Vito Laterza: The Italian Referendum and the Crisis of the Left

Photo by Mattes
Photo by Mattes

It would be wrong to portray the resounding victory of the NO vote in the Italian constitutional referendum as a simplistic endorsement of the rising tide of “anti-establishment” xenophobic populism. Many Italians voted on principle to reject a badly drafted constitutional reform that would have taken powers away from citizens and the Italian regions, without delivering much in terms of making the legislative process more efficient.

Prime Minister Matteo Renzi, the main promoter of the reform and leader of the centre-left Democrats, did not help either. He personalised the contest and transformed a referendum about important issues into a poll about his unelected government. People took the opportunity to express their discontent at his centrist austerity-lite approach that has kept Italy under Brussels’ thumb and left Italians to fend for themselves.

But while the left is celebrating Renzi’s debacle, the real beneficiaries of the referendum result are the nationalist populists of the 5 Star and the far right xenophobes of the Northern League.

Italian Left, the only significant leftist formation outside the Dems, languishes around 3 percentage points in most polls, and has not benefited from the referendum campaign. The left factions within the Dems have been marginalised, their electoral consensus low and constantly dwindling.

Many left voters have switched camp and joined the 5 Star Movement, founded by comedian politician Beppe Grillo in 2009. The 5 Star and the Dems are neck and neck in the polls and will be the main rivals in the next general election. As the political crisis intensifies after Renzi’s resignation, Italians might be called to a national vote as early as spring 2017.

5 Star supporters are keen to say that they have well developed internal democratic structures that are autonomous from their founder. The reality is that 5 Star digital democracy is rather questionable, and Grillo continues to exert considerable influence on appointments and decisions. Together with the late internet wiz Gianroberto Casaleggio, he created a media ecosystem that is structurally equivalent to Breitbart in the US and the British tabloids. The propaganda focuses on the restoration of an Italian nation in crisis, an imaginary polity that doesn’t include people of colour, and where migrants and refugees are not welcome. Grillo has praised Trump’s victory, endorsed Farage, and sympathised with Orban’s barbed wire. He and the 5 Star have been very good in mixing xenophobic messages with protectionist left policies and arguments, including a proposal for a guaranteed minimum income, and a critique of debt and austerity.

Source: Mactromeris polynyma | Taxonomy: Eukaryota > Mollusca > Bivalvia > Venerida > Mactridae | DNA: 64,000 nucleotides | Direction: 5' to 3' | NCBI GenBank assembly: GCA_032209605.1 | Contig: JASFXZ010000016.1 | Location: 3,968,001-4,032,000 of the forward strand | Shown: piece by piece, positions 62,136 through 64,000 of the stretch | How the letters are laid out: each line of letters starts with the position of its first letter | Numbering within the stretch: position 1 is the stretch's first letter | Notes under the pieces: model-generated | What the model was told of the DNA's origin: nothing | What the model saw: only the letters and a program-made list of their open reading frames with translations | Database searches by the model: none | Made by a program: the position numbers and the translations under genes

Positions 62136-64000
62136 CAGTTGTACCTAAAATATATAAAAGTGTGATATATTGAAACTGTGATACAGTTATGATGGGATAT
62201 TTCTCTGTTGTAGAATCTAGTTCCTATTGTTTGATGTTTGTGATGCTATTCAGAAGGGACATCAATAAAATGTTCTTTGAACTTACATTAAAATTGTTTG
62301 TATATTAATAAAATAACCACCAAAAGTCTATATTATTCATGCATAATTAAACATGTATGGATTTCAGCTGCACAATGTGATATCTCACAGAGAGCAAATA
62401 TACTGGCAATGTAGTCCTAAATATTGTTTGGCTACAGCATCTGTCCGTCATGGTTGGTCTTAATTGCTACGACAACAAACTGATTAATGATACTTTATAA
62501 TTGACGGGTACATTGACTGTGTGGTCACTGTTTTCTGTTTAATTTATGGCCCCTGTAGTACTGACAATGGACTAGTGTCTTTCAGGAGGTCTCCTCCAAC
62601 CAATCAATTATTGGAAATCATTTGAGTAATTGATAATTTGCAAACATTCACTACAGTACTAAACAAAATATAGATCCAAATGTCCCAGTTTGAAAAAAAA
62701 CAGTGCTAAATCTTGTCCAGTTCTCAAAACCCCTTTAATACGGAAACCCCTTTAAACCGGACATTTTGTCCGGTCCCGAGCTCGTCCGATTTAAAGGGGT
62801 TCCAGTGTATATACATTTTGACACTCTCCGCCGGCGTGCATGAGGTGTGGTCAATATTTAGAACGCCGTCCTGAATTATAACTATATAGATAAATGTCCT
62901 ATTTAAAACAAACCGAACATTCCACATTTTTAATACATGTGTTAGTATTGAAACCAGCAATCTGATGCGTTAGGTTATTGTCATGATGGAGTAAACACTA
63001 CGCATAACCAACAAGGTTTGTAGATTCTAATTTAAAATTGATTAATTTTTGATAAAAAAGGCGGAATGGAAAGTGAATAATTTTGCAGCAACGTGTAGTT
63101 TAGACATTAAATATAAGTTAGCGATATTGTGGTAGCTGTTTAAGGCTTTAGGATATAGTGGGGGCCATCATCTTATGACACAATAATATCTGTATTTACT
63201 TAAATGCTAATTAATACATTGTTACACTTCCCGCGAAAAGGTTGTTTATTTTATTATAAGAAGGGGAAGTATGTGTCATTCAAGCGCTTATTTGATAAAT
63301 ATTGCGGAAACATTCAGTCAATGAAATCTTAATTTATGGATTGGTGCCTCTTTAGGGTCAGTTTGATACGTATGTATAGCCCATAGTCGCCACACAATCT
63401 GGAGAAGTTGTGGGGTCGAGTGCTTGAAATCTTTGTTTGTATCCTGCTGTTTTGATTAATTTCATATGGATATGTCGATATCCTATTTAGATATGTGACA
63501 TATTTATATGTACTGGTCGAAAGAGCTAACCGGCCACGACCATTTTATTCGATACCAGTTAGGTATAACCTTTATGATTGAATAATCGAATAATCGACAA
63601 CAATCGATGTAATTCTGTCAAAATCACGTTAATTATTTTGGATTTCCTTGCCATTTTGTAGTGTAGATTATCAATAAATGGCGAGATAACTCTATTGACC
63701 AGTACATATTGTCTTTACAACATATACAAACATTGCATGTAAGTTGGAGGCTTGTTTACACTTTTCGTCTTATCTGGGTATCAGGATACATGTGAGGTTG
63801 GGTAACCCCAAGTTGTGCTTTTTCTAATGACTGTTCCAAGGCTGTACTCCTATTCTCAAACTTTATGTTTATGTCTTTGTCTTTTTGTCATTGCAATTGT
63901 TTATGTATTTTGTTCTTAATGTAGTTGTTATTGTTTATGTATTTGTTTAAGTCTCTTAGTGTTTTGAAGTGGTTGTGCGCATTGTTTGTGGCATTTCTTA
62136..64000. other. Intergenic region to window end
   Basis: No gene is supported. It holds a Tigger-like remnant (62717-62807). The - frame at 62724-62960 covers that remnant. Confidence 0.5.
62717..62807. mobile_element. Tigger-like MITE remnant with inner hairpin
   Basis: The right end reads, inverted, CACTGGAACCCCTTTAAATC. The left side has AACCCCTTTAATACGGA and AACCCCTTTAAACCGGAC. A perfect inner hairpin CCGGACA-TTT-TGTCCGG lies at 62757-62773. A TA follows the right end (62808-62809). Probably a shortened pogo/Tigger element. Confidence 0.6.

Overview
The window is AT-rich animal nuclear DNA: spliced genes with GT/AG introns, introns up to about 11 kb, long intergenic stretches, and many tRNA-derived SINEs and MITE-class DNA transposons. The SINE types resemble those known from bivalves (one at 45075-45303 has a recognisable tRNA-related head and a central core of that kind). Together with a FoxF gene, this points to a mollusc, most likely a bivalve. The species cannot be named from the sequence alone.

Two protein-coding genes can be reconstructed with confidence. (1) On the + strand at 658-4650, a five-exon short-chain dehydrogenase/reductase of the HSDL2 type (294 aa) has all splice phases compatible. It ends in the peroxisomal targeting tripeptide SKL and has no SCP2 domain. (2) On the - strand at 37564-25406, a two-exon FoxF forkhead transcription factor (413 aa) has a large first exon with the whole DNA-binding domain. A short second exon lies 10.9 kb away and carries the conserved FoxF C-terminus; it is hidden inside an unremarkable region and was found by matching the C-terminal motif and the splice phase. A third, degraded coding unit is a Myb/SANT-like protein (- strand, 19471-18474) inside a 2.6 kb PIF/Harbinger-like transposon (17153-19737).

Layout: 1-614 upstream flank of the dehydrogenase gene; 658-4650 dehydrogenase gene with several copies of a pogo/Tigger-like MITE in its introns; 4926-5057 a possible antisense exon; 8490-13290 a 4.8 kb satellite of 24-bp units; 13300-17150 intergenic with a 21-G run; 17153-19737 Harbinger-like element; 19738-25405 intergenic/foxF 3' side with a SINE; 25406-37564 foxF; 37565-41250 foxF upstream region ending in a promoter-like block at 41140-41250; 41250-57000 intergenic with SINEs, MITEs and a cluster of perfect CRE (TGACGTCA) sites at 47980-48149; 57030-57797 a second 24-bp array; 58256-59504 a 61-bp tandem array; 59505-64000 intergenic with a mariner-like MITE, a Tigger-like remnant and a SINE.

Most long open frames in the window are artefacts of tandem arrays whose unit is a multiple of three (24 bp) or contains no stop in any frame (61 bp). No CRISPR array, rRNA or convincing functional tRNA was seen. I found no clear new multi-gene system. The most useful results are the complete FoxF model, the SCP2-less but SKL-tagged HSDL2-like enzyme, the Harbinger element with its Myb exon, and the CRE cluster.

The self-proclaimed progressives within the party usually minimise Grillo’s support for the international far right as just one view in a much broader movement. More often than not, they endorse suspicious proposals on migration and refugees which put all the blame for the refugee crisis on Germany and northern Europe, and direct refugees and migrants anywhere, but not to Italy. To justify the 5 Star formal alliance with UKIP in the EU parliament, they say that they do not agree with many of UKIP’s stances, and they refuse to ally with Le Pen. In Italy, we are told that the real racists are the Northern League – they use racial slurs, while the 5 Star leaders’ dislike for migrants and refugees is couched in “respectable” language.

Prominent left intellectuals like the late actor Dario Fo and jurist Stefano Rodotà have endorsed Grillo’s party, and thus actively contributed to the normalisation of their nationalist vision. The 5 Star appeals to a broad cross-section of the population, from left voters to xenophobic right-wingers and younger Italians who have long been disaffected with Italian politics. Here there is a strong resemblance to the early days of Italian fascism, when Mussolini’s movement was supported by workers, farmers, feudal landowners and industrialists alike. Grillo and the 5 Star capture the “spirit of the times”. Their slogans are about radical change, and call for the dismantling of a corrupt system and the restoration of national dignity. They have a visceral appeal and are designed to channel the anger and frustration of Italians, who see the privileges and stability they gained in the post-WWII era quickly disappearing.

If the 5 Star win the general election, it will not be easy to manage expectations. Crowds of furious Italians might aim at corrupt politicians and those sectors of society where there are still relatively protected jobs. But Italians of colour, migrants and refugees will be the easiest targets, especially since they have long been dehumanised and perceived as an “unsustainable burden” and undesirable outsiders.

It is likely that a 5 Star government will align internationally with the growing Euro-American fascist front, led by Trump, Farage and Le Pen. We cannot afford this risk. Their victory would be another blow to the fight against the forces of destruction unleashed by Donald Trump and the Brexit vote.

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